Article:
Myanmar’s shadow National Unity Government said it has formed a command structure to coordinate between civilian resistance forces and allied ethnic armed organizations (EAOs) to fight the regime.
U Naing Htoo Aung, permanent secretary of the NUG’s Defense Ministry, told The Irrawaddy that the Central Command and Coordination Committee (C3C) included leaders from the NUG and EAOs to engage with civilian resistance groups, known as People’s Defense Forces (PDFs), across the country.
The PDFs have been largely been formed by young people in retaliation to junta crackdowns in March on anti-regime protesters.
There are now hundreds of PDFs across the country engaging in guerrilla warfare and urban hit-and-run attacks on military targets. They received combat training from some allied EAOs. Some PDFs are not under the NUG’s command.
The command strategy comes two months after the NUG declared a people’s war against the junta on September 7. Clashes between the PDFs and regime troops are reported most days in several states and regions.
U Naing Htoo Aung said the C3C would form an important, single chain of command against the junta.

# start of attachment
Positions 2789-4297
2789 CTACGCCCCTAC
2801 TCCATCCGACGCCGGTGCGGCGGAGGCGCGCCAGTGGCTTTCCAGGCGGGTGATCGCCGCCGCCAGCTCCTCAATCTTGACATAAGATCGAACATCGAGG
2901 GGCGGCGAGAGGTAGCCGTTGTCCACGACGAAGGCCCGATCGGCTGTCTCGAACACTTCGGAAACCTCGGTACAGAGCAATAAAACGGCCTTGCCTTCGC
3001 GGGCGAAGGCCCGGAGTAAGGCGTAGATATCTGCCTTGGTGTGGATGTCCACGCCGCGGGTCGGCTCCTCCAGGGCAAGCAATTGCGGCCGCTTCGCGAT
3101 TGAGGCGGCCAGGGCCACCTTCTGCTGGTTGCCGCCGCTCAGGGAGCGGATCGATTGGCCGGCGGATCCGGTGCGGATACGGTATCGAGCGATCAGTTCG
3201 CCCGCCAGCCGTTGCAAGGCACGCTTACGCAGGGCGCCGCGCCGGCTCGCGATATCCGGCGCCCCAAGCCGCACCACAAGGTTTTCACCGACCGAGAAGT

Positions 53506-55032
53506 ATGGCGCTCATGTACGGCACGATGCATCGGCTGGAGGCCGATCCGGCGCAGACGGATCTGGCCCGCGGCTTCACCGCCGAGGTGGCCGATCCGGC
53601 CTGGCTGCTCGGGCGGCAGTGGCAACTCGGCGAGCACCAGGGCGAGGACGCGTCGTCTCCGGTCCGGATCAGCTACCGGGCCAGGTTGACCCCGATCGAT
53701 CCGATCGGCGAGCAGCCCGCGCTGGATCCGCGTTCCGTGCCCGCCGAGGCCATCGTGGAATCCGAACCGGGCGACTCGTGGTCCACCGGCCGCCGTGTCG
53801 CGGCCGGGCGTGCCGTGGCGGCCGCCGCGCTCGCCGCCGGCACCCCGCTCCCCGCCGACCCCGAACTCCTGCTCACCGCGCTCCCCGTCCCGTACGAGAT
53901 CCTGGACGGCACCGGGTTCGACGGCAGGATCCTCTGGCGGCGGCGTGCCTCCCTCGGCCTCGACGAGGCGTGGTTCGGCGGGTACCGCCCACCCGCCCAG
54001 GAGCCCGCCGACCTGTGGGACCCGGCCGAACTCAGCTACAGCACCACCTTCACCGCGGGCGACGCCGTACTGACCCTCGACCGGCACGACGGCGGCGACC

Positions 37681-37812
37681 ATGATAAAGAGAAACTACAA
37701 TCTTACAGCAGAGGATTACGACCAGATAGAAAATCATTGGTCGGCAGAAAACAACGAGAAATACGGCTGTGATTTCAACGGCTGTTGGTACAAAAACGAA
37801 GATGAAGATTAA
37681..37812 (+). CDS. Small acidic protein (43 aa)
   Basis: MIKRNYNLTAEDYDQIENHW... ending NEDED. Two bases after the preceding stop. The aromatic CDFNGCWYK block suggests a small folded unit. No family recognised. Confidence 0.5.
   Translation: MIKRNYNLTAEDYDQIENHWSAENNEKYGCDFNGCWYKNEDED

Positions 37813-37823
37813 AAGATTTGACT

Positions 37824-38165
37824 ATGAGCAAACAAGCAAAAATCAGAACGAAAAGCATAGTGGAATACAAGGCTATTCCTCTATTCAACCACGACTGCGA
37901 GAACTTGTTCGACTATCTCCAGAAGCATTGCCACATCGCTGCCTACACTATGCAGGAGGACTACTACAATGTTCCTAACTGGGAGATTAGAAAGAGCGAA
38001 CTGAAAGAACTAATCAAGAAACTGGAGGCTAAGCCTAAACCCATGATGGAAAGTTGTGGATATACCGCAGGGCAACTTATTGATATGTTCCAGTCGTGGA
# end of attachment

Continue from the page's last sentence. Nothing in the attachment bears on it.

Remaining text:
“We are reaching out to other PDFs who are not under our command to encourage them to follow the code of conduct of the NUG’s defense ministry,” he said.
“The main aim is strong collaboration between the EAOs and PDFs under our command. The C3C is vital to resource management among our allies,” the permanent secretary said.
He said plans are being developed with some unnamed EAOs to provide weapons and other equipment to the PDFs.
But he refused to name the EAOs involved and give details of the plans.
The NUG and EAOs have been working on a military command mechanism since September and some key EAOs are believed to be allied with the NUG.
In Sagaing Region and Chin State in Myanmar’s northwest, the regime’s offensives against the PDFs and Chin National Front (CNF) are gaining momentum in response to heavy junta casualties.
The CNF has been cooperating with the NUG since May and the powerful Kachin Independence Army (KIA) is believed to be backing the resistance movement.
The KIA has refused to recognize the regime and told it not to harm Kachin protesters.
In March fighting between the KIA and junta troops in Kachin and northern Shan states broke out after junta forces killed two protesters in Kachin State’s capital, Myitkyina.
In Kayah State the Karen National Liberation Army (KNLA) and Karenni Army are supporting the resistance and training civilian volunteers. Kayah State has been one of the flashpoints between junta troops and PDFs.
The KNLA’s political wing, the Karen National Union, is Myanmar’s oldest ethnic armed group, which has been fighting for federalism since 1948.
It has attacked the regime bases along the Thai border in response to crackdowns on protesters and has called on the military to return to barracks.
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